attachment he said this, "Please don't upload to the net. It is
              criminal how those guys take it then sell it!"

              I have never uploaded any gedcoms to public websites EXCEPT for NFS.
              I have no intention of uploading his gedcom anywhere (so please don't
              start posting all the reasons not to upload a gedcom because of
              duplication, etc.). I was planning to add to my PAF file the family
              information that I don't already have after checking his sources. I
              was then intended to submit the family names for temple
              ordinances like I have for the rest of the family I have researched.
              They all fall properly into the guidelines posted in the NFS user's
              guide. Entering them into NFS, however, seems to be doing
              just what he asked me not to do.

              I've never before thought of it that way. I am the only member of
              the church working on this line (as far as I know). I've never
              thought before of my temple submissions going into the public
              domain. When NFS goes public in a few years all the work will be
              linked and sources and notes will be available as well. While that
              is great as far as I'm concerned, I'm afraid this gentleman and his
              family might not feel the same way.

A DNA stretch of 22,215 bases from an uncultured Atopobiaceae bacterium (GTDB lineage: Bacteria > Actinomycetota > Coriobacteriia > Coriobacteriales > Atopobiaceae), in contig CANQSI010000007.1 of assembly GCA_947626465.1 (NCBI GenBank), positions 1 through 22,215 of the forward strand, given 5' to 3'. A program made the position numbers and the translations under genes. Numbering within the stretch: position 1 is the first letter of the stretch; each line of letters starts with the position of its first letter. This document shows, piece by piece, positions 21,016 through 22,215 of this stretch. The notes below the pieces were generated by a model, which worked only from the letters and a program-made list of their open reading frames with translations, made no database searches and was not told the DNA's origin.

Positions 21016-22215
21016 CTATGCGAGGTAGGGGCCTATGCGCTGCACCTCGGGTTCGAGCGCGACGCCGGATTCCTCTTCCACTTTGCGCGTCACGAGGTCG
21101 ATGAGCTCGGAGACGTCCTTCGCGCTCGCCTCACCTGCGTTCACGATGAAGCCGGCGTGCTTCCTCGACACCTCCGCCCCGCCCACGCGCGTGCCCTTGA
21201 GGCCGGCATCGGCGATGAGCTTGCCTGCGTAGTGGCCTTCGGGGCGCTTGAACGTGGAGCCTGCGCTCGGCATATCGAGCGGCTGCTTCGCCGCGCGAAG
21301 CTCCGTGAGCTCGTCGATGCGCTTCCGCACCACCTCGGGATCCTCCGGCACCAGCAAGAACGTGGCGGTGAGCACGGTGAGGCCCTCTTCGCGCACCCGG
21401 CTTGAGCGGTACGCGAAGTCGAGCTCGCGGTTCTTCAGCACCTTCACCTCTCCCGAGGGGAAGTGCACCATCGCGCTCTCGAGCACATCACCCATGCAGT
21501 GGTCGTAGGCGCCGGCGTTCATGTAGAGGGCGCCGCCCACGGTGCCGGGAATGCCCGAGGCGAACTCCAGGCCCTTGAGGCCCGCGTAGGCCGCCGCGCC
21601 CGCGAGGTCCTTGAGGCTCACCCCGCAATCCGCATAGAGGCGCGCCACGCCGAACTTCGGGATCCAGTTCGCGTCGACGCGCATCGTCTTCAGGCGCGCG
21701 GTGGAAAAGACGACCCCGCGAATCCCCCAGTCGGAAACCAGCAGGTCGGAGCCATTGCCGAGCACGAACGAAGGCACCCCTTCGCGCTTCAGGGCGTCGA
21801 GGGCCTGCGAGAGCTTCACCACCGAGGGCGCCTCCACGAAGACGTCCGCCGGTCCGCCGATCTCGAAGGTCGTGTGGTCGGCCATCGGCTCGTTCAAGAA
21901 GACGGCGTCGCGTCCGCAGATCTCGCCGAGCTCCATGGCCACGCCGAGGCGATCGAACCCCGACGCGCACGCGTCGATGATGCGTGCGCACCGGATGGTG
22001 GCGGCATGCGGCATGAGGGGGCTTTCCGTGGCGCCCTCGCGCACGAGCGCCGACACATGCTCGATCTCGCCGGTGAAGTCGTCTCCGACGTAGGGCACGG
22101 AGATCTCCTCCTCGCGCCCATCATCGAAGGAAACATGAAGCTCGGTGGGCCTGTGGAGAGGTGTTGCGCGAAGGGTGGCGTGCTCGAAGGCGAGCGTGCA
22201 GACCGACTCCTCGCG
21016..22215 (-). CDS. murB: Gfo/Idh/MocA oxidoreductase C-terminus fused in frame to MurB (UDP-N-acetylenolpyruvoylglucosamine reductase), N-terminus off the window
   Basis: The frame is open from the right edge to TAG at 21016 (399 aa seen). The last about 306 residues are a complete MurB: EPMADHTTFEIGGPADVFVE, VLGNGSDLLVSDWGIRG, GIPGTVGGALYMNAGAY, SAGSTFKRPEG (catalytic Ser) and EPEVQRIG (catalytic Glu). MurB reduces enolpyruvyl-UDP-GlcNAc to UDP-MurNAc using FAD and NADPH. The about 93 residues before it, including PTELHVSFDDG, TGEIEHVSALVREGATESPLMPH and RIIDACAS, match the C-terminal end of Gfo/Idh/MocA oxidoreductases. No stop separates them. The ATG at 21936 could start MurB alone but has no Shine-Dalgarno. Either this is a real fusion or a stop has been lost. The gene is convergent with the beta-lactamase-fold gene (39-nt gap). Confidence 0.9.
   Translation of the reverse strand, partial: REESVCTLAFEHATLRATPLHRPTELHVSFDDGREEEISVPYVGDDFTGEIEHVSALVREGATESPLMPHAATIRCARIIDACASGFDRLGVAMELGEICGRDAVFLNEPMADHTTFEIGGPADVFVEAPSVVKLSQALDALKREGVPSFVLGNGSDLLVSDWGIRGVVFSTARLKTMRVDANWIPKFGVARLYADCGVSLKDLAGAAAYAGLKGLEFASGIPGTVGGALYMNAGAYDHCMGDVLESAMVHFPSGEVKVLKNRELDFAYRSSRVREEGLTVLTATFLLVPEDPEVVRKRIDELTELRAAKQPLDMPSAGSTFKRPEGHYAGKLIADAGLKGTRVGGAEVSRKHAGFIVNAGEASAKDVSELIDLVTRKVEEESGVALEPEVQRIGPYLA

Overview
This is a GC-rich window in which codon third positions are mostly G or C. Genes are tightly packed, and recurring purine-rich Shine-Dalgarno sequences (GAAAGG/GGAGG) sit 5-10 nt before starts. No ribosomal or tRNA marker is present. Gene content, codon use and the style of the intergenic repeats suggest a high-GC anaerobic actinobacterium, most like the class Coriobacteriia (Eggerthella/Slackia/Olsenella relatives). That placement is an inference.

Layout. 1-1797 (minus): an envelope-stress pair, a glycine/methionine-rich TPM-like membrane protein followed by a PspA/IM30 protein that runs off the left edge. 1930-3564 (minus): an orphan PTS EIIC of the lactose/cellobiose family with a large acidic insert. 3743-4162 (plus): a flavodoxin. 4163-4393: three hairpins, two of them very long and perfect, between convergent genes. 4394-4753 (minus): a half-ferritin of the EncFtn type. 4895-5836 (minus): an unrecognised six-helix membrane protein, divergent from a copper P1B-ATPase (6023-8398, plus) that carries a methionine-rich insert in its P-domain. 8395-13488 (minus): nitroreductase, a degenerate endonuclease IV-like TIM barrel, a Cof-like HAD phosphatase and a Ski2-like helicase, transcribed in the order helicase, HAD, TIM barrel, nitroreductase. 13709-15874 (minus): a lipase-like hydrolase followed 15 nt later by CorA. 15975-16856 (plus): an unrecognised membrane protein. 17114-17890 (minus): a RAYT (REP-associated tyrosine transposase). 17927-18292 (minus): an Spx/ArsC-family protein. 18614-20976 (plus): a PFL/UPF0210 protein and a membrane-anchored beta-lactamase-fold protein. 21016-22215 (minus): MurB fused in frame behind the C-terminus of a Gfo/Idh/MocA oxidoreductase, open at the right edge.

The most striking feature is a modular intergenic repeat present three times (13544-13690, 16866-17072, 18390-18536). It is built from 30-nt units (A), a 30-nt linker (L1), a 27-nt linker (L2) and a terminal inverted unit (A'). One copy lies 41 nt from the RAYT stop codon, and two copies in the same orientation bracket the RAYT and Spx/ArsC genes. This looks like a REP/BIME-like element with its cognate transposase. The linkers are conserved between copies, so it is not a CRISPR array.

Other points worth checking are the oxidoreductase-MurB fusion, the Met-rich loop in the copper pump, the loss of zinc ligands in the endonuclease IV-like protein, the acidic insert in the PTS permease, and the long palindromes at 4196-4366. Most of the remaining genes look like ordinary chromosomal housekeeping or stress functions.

I've never told any of my internet contacts I was LDS and doing
              family history research with the goal of submitting family names for
              temple ordinances. I admit I am afraid the well will dry up, and I
              will be cut off from future correspondence and vital information.
              How do the rest of you handle these kinds of situations? I don't
              want to offend nor betray his trust.

              --- In FHCNET@yahoogroups.com, Jacob Edwards <jdaddy3@...> wrote:
              >
              > The answer is found in the NFS user's guide.
              >
              > Ordinances That You Can Do etc...
              >
              >
              > maxine nelson <mmnelson@...> wrote:
              > I have a question. Someone sent me a manuscript/document
              listing seven
              > generations of my husband's ancestor. It is well written and
              documented
              > (and some of it I suspect was obtained from me in the first place.)
              I
              > know I can't submit the generations now living, and I can submit
              the
              > earlier generations which includes my husband' mother, grnother,
              > gg-gmother, etc. But where is the dividing line? Which of their